First Person

Dreaming of Sandwiches

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Right on the verge of the holiday gorging season, I’ve gotten a glimpse of what it means to be hungry.

It all began with a knee injury earlier this year. Deprived of my usual stress busters–running and yoga—I took to filling that extra time with food. So a few weeks ago, I decided to embark on a “cleanse.” Based on a book called If the Buddha Came to Dinner, the cleanse prescribed a restricted diet as a means of transformational nourishment: renewed energy; healthy eating; and clarity of mind, body, and spirit.

No matter how much and how often I ate, the first five days—when you can eat only fruit and vegetables—were tough. Caffeine withdrawal gave me headaches and nausea. Instead of my old friends, sugar and wheat, I had to turn to kale and beets. My dreams of chocolate croissants remained unfulfilled. Slowly, I began to get into the groove, but I was always hungry.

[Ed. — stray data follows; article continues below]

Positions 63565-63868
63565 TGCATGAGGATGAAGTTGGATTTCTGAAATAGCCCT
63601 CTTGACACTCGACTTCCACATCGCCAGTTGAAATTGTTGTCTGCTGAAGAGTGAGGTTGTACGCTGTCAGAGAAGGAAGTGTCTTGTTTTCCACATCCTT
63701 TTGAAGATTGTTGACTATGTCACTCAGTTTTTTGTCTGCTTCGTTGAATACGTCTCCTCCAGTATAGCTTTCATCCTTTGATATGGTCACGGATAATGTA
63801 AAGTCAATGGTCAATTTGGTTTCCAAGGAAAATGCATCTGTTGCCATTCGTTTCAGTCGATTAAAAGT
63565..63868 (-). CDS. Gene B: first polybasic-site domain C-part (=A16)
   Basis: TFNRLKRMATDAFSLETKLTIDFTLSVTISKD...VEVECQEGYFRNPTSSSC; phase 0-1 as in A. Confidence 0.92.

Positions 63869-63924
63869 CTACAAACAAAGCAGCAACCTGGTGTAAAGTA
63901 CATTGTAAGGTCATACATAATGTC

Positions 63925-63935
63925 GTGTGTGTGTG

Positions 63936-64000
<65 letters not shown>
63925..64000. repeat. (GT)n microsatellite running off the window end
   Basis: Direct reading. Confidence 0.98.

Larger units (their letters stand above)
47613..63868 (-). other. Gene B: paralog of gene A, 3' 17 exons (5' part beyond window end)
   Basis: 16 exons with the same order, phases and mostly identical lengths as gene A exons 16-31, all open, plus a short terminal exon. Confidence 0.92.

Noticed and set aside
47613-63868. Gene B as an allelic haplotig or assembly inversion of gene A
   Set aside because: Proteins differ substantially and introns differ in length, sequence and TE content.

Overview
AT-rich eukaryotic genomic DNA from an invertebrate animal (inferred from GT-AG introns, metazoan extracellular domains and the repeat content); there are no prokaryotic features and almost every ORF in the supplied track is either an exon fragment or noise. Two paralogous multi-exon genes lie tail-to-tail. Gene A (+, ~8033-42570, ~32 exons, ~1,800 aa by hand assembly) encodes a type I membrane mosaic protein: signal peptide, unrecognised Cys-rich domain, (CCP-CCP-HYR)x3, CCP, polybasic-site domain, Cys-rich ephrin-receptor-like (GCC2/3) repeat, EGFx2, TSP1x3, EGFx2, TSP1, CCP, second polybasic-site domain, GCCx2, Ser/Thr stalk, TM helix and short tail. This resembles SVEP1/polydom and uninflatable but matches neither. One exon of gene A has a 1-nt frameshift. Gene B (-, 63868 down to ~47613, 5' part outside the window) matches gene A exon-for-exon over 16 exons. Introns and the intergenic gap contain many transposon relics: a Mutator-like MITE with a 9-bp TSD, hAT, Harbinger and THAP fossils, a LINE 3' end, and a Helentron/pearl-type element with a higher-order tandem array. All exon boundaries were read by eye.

One Sunday, on a walk through the vast, tree-filled Mount Auburn Cemetery in Cambridge, I came upon a couple sitting on a blanket unwrapping sandwiches. My heart skipped a beat: Was that bread? Indeed, I saw olive bread glistening in the sun. Bits of juicy avocado. Potato chips…

Right then, I had an intense impulse to punch both of them, steal their sandwiches, and run. I can’t quite describe how the idea entered my mind, but it was visceral and deep. It rose up from the belly of hunger, five days long. Part literal hunger, because vegetables can only go so far, but part psychological, too: the hunger of, how-dare-you-deprive-me-of-the-bounty-of-the-supermarket? Suddenly all bets were off. My hunger had parted a curtain, exposing possible violence and theft.

Of course, I went home and grumpily ate grated daikon with lemon juice, no harm done to the picnickers. But I also felt humbled. For over 840 million people around the world, hunger is not a choice. And I’d had only a quick glimpse of how desperate it can make you feel.

Now that my cleanse is over, I can eat a hearty meal this Thanksgiving. But my experience casts a new light on the holiday feast.

A light not unlike the sun on that bewitching olive bread. Facebook Twitter Instagram YouTube Google+